June 7, 2016 6:43:10 am
Sixteen years ago, when Subhash Sutar and his wife were expecting their fourth child, one overriding concern consumed them, “Will the child be able to speak and hear?” The reason for their fear was that their previous three children, one boy and two girls, had been born impaired of hearing and speech. The fourth child, a boy, was normal, much to their relief.
Today, the Sutars feel their greatest moments of pride have come from their three challenged children, especially when their Board results have been declared. While his daughters Neha (23) and Manasi (18) always scored between 70 to 80 per cent in all their exams with Neha scoring 88 per cent in her SSC, their third challenged child Tejesh (21) joined the proud club of family achievers on Monday by scoring an impressive 84 per cent in his Class X board exams.
“Initially, we would curse our fate, but we now feel that our kids are at least blessed with academic intelligence, which so many parents yearn for,” says Sutar. “In fact, all my three challenged children are better in studies than the youngest, ‘normal one’, Omkar.”
With his meagre salary of Rs 8,000, Sutar, who works as a plumber for a hotel in the city, struggles hard to make ends meet. He says the option of looking for an expensive medical treatment for their children has never even been considered given his financial condition. “With my limited income, I showed them to different doctors and different hospitals in the city and may have spent around Rs 50,000, but the condition of none of the three improved. We never understood why it happened to us. It hurts when we see other children of others talking and expressing themselves normally,” says the father, adding that another thing that gives him some happiness is that though the children can’t speak, they can at least speak two words ‘Ma’ and ‘Pa’.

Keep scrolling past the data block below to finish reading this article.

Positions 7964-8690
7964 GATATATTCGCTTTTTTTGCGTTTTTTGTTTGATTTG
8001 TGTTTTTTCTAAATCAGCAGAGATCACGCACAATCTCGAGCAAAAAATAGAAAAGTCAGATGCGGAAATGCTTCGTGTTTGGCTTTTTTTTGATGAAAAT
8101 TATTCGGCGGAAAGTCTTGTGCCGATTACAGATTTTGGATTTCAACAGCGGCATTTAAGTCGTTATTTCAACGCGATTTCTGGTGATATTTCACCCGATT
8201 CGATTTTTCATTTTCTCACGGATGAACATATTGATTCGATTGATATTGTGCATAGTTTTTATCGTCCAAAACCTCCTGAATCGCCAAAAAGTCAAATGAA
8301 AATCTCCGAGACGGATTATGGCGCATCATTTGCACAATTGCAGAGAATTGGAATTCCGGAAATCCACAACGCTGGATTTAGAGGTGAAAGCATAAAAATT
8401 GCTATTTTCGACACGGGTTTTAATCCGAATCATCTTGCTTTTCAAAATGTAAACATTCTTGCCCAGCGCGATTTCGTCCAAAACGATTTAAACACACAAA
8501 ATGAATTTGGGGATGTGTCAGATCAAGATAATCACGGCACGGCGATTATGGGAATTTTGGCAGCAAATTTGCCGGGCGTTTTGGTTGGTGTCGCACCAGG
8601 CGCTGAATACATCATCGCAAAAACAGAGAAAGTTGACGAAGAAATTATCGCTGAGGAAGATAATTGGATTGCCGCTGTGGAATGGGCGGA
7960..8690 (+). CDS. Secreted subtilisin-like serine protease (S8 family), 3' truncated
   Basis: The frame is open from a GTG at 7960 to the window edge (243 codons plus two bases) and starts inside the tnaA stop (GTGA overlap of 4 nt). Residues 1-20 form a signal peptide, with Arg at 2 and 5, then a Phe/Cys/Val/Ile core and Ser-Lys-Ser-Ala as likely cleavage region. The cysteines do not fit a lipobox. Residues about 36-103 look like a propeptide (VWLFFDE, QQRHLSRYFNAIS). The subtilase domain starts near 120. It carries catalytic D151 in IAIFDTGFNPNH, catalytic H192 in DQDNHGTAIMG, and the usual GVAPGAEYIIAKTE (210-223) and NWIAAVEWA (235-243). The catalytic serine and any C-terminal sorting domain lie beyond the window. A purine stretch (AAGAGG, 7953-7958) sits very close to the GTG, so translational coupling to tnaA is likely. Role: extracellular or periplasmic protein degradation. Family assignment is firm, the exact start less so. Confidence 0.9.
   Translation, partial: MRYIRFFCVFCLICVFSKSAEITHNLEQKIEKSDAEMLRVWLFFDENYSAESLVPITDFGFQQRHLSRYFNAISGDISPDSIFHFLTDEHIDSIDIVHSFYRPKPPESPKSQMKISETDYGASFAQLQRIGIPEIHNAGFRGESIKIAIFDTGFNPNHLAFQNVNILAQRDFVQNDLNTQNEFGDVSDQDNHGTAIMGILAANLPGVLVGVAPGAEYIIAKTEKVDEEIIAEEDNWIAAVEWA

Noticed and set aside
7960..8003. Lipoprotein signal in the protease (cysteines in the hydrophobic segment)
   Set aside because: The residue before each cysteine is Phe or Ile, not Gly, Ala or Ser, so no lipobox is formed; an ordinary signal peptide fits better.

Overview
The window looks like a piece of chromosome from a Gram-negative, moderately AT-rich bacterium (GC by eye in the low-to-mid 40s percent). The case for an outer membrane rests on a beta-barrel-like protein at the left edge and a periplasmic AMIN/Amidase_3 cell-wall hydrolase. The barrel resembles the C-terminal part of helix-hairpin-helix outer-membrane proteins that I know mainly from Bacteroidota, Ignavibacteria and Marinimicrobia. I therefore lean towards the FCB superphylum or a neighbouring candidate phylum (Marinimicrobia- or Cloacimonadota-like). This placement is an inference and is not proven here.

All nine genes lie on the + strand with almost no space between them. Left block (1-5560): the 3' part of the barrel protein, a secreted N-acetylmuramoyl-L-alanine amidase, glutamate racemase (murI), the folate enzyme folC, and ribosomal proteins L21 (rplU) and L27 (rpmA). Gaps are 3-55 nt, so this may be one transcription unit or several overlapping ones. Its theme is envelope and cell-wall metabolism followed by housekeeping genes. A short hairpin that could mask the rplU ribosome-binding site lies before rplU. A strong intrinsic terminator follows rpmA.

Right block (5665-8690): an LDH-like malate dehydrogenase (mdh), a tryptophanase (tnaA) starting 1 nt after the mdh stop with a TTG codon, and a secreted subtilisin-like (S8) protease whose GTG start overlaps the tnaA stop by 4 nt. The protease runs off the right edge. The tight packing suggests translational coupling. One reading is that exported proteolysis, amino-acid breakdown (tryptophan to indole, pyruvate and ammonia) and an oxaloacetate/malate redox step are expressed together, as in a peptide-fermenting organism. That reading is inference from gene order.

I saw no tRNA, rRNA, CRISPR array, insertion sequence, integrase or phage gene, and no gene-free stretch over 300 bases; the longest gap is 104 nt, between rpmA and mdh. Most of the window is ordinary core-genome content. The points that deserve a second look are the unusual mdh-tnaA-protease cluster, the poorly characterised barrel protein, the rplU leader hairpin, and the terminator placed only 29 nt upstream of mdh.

“Among themselves, the three converse in sign language, which I and my wife do not understand most of the times. What is good that they don’t consider themselves any less than the normal children. They are hardworking and study a lot. Now my focus is to give them good education so that they can have a good career and take care of themselves,” says the father, a resident of Prateek Nagar, Yerwada.
Owing to their condition, the children study at C R Ranganathan School for Deaf at Tingrenagar, where school fees is Rs 10,000 annually, a sum still huge enough to disturb the family’s monthly budget. Considering the family’s financial condition and the fact that it had three children with the same disability, the school waived off their fees.
“We knew it will be extremely difficult for the family and so took the decision of bearing their expenses,” said Vasant Rao Patole, the school’s chairman.
Since he has learned about his score, Tejesh, who indulges in painting in his free time, has been extremely happy, says the father. Delighted with the good news, his aunt, Sutar’s sister, has invited the entire family for dinner to her house. “It is his day today and we don’t want to pressure him by asking about his future plans. Besides, since we don’t understand the sign language, I plan to take him to his school principal and discuss his future with him,” Sutar says.
📣 The Indian Express is now on Telegram. Click here to join our channel (@indianexpress) and stay updated with the latest headlines
- The Indian Express website has been rated GREEN for its credibility and trustworthiness by Newsguard, a global service that rates news sources for their journalistic standards.